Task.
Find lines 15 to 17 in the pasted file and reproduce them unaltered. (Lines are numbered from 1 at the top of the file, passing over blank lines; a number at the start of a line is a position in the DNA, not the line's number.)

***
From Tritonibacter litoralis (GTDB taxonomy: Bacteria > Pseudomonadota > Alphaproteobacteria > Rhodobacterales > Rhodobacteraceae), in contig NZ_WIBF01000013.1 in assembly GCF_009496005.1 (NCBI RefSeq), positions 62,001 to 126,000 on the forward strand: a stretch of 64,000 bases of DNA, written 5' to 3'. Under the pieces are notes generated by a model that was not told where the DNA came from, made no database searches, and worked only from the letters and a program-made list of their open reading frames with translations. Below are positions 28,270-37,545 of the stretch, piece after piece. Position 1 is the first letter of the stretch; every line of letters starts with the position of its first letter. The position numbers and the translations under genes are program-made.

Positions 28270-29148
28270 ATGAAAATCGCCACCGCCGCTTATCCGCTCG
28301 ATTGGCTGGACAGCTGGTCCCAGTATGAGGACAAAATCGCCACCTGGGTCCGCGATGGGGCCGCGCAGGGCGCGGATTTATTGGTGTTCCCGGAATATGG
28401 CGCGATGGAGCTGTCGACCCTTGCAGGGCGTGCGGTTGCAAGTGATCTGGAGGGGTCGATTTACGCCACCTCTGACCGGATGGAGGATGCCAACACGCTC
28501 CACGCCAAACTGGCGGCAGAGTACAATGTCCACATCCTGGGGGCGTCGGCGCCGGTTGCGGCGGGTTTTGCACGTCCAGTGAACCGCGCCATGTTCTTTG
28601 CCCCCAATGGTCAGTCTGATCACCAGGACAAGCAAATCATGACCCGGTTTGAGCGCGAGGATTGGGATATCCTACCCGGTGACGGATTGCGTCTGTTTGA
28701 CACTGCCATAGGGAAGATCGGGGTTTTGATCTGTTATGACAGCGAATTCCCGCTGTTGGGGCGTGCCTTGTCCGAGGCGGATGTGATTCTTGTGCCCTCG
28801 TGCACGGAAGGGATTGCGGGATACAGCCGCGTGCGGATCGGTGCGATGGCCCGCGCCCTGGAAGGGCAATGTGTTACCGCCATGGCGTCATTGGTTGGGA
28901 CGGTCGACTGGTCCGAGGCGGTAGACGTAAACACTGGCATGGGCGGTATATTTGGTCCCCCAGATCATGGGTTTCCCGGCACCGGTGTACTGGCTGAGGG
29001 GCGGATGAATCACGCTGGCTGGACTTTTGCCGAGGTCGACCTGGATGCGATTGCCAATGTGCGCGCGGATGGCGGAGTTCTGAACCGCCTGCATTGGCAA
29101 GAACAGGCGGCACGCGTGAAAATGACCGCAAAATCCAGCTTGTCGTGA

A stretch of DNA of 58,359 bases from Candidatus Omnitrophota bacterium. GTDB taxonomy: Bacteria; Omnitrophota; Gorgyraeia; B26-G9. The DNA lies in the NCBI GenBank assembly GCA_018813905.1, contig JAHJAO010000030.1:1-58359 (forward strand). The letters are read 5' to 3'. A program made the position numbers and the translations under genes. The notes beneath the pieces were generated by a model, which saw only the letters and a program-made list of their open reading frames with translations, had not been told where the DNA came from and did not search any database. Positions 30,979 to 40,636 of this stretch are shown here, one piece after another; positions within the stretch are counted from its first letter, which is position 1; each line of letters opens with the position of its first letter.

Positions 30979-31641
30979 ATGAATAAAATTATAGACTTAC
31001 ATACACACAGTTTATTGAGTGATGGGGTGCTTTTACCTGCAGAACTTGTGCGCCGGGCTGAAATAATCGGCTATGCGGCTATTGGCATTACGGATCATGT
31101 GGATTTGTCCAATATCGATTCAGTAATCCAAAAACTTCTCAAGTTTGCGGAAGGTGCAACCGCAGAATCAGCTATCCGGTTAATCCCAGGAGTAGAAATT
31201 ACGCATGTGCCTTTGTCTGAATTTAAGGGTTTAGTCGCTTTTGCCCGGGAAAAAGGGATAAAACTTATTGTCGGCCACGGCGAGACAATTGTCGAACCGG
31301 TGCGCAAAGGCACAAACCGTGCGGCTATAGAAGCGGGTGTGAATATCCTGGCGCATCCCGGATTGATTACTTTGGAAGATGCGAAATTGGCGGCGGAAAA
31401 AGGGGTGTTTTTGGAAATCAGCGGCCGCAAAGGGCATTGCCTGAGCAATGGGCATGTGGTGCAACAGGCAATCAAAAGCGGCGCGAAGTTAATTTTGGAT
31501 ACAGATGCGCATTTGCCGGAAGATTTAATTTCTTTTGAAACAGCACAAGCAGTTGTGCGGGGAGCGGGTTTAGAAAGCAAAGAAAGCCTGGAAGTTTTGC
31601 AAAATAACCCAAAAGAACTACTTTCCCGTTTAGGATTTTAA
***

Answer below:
30979 ATGAATAAAATTATAGACTTAC
31001 ATACACACAGTTTATTGAGTGATGGGGTGCTTTTACCTGCAGAACTTGTGCGCCGGGCTGAAATAATCGGCTATGCGGCTATTGGCATTACGGATCATGT
31101 GGATTTGTCCAATATCGATTCAGTAATCCAAAAACTTCTCAAGTTTGCGGAAGGTGCAACCGCAGAATCAGCTATCCGGTTAATCCCAGGAGTAGAAATT